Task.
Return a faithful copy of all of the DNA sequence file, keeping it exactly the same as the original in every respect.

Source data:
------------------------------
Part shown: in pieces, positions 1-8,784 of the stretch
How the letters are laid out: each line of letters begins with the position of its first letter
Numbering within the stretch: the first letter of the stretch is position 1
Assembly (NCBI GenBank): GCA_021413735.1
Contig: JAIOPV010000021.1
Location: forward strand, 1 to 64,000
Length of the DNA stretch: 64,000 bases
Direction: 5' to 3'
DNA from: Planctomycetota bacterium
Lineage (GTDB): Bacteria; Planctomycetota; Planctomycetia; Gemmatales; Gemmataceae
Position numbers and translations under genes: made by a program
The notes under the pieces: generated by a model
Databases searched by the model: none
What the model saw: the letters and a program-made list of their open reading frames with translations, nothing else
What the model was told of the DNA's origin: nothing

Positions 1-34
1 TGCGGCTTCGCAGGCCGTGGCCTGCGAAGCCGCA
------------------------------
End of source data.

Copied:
Part shown: in pieces, positions 1-8,784 of the stretch
How the letters are laid out: each line of letters begins with the position of its first letter
Numbering within the stretch: the first letter of the stretch is position 1
Assembly (NCBI GenBank): GCA_021413735.1
Contig: JAIOPV010000021.1
Location: forward strand, 1 to 64,000
Length of the DNA stretch: 64,000 bases
Direction: 5' to 3'
DNA from: Planctomycetota bacterium
Lineage (GTDB): Bacteria; Planctomycetota; Planctomycetia; Gemmatales; Gemmataceae
Position numbers and translations under genes: made by a program
The notes under the pieces: generated by a model
Databases searched by the model: none
What the model saw: the letters and a program-made list of their open reading frames with translations, nothing else
What the model was told of the DNA's origin: nothing

Positions 1-34
1 TGCGGCTTCGCAGGCCGTGGCCTGCGAAGCCGCA